Technology Courses for College Musicians
Assistant Professor of Music
Music Ministry Program Coordinator
Central Methodist University
This academic year, I had the pleasure for teaching a pair of new courses at Central Methodist University. Fundamentals of Music Technology and Advanced Music Technology were offered during the 2016-17 academic year as a part of our recently developed Bachelor of Music in Music Ministry, which is a professional degree designed to train worship leaders, creative arts directors, and professional church musicians.
Fundamentals of Music Technology is designed for both musicians and non-musicians. Focusing on techniques related to live performance, the course included topics such as physical properties of sound, acoustics, audio equipment, live effects, editing software, synthesis, and music notation technology. Students were asked to complete assignments such as critical reviews of particular products, video demos of assigned equipment, fantasy news segments related to technology and live performance, and written manuals for existing technologies.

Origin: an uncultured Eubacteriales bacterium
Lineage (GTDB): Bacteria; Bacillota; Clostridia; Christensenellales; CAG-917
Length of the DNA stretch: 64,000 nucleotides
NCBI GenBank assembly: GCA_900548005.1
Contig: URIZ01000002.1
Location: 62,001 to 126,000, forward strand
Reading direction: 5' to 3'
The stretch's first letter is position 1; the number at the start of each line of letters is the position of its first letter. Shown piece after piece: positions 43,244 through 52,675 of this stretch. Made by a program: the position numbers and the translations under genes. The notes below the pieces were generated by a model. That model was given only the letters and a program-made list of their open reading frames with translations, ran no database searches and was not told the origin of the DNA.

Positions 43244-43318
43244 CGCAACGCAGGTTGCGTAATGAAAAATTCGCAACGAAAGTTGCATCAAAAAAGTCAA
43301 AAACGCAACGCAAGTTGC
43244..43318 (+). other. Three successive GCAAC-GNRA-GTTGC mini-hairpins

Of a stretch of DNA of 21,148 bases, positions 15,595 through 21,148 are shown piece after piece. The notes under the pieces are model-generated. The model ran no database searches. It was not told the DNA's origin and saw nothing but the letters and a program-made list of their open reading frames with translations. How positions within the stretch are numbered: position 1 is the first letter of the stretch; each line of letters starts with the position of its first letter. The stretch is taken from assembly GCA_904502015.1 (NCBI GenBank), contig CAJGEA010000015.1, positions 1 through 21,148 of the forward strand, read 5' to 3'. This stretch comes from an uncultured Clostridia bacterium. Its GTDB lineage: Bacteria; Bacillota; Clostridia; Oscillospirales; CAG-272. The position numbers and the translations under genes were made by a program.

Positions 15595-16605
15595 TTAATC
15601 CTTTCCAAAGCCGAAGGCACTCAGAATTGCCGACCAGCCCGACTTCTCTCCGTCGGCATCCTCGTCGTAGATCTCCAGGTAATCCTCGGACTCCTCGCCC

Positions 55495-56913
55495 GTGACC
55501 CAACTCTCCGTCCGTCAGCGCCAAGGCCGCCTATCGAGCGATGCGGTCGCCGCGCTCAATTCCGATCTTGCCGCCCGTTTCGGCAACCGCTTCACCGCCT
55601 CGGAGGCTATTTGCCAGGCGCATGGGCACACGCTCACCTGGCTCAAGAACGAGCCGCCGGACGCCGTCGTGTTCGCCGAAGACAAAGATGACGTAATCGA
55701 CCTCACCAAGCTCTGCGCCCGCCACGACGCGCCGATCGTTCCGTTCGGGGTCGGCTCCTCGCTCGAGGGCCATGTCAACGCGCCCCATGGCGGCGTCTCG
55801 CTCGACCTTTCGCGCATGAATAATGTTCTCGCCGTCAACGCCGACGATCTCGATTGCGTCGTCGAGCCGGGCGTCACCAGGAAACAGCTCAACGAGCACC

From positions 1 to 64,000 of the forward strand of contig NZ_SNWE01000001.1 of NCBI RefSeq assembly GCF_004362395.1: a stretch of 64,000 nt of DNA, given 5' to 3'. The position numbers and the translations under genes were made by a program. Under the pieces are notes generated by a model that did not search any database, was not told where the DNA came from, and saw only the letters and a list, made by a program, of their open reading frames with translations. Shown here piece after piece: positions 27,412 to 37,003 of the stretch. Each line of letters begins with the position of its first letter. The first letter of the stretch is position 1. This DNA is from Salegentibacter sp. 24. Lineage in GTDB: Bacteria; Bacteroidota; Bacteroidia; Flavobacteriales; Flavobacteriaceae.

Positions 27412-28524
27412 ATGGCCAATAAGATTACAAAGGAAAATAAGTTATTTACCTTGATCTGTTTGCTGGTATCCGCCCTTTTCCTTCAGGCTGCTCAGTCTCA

Advanced Music Technology was a continuation of themes from the first semester, but in a recording context. Unit topics included using a digital audio workstation, fundamentals of MIDI, the recording industry, sequencing computer-generated music, using effects in the studio, performing with prerecorded music, and technology in an art music context. Many assignments for the course required our students to work with our new professional recording equipment endowment, which is located on-site. Students also complete in-home recording exercises as well, using digital audio workstations and recording software on their own devices. The results were quite good, as the capstone assignment for the course was a fully orchestrated recording of a song of their choice. Students could choose a preexisting piece for the project, or compose their own work. They were required to use a melodic instrument or voice, a harmonic instrument or voice, a bass instrument or voice, and a rhythmic instrument.
We are excited about what the future holds for this course sequence, as well as the Music Ministry program in general at Central Methodist, as our recording endowment and enrollment continue to grow. This fall brings the offering of two more new courses in the program at CMU, Worship Design and Music Business. Worship Design is purposed to teach students how to create a church service from the musician’s perspective. From choosing music, to collaborating with a pastor, to implementing technology, to training and supporting volunteers, students learn practical skills that help them execute a worship service. Music business focuses on an entrepreneurial approach to accounting, budgeting, marketing, and other financial practices that any musician can use as a utility in their survival and independence in the industry. We’re thrilled about the new courses and the developing program.